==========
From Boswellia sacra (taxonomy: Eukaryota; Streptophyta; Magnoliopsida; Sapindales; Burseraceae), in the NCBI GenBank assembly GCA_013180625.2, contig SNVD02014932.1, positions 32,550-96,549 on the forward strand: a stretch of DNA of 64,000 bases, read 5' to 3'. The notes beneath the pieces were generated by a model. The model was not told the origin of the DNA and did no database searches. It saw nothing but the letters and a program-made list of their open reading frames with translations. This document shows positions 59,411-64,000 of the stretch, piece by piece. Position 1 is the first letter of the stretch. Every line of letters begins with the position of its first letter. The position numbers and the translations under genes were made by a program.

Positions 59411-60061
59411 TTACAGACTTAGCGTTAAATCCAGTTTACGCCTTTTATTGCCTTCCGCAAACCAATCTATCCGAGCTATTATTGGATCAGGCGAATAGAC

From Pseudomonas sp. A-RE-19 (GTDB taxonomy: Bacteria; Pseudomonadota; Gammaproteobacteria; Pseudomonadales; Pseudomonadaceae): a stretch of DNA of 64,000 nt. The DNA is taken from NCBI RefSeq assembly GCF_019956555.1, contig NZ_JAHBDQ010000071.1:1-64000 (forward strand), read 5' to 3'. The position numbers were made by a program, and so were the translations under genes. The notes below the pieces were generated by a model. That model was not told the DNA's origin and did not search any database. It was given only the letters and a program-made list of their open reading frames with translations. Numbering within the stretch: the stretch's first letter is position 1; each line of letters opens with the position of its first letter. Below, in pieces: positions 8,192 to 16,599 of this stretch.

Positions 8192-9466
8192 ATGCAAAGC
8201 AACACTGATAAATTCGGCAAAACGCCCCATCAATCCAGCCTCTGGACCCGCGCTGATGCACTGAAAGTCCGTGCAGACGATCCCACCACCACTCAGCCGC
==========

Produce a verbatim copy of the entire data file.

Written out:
From Boswellia sacra (taxonomy: Eukaryota; Streptophyta; Magnoliopsida; Sapindales; Burseraceae), in the NCBI GenBank assembly GCA_013180625.2, contig SNVD02014932.1, positions 32,550-96,549 on the forward strand: a stretch of DNA of 64,000 bases, read 5' to 3'. The notes beneath the pieces were generated by a model. The model was not told the origin of the DNA and did no database searches. It saw nothing but the letters and a program-made list of their open reading frames with translations. This document shows positions 59,411-64,000 of the stretch, piece by piece. Position 1 is the first letter of the stretch. Every line of letters begins with the position of its first letter. The position numbers and the translations under genes were made by a program.

Positions 59411-60061
59411 TTACAGACTTAGCGTTAAATCCAGTTTACGCCTTTTATTGCCTTCCGCAAACCAATCTATCCGAGCTATTATTGGATCAGGCGAATAGAC

From Pseudomonas sp. A-RE-19 (GTDB taxonomy: Bacteria; Pseudomonadota; Gammaproteobacteria; Pseudomonadales; Pseudomonadaceae): a stretch of DNA of 64,000 nt. The DNA is taken from NCBI RefSeq assembly GCF_019956555.1, contig NZ_JAHBDQ010000071.1:1-64000 (forward strand), read 5' to 3'. The position numbers were made by a program, and so were the translations under genes. The notes below the pieces were generated by a model. That model was not told the DNA's origin and did not search any database. It was given only the letters and a program-made list of their open reading frames with translations. Numbering within the stretch: the stretch's first letter is position 1; each line of letters opens with the position of its first letter. Below, in pieces: positions 8,192 to 16,599 of this stretch.

Positions 8192-9466
8192 ATGCAAAGC
8201 AACACTGATAAATTCGGCAAAACGCCCCATCAATCCAGCCTCTGGACCCGCGCTGATGCACTGAAAGTCCGTGCAGACGATCCCACCACCACTCAGCCGC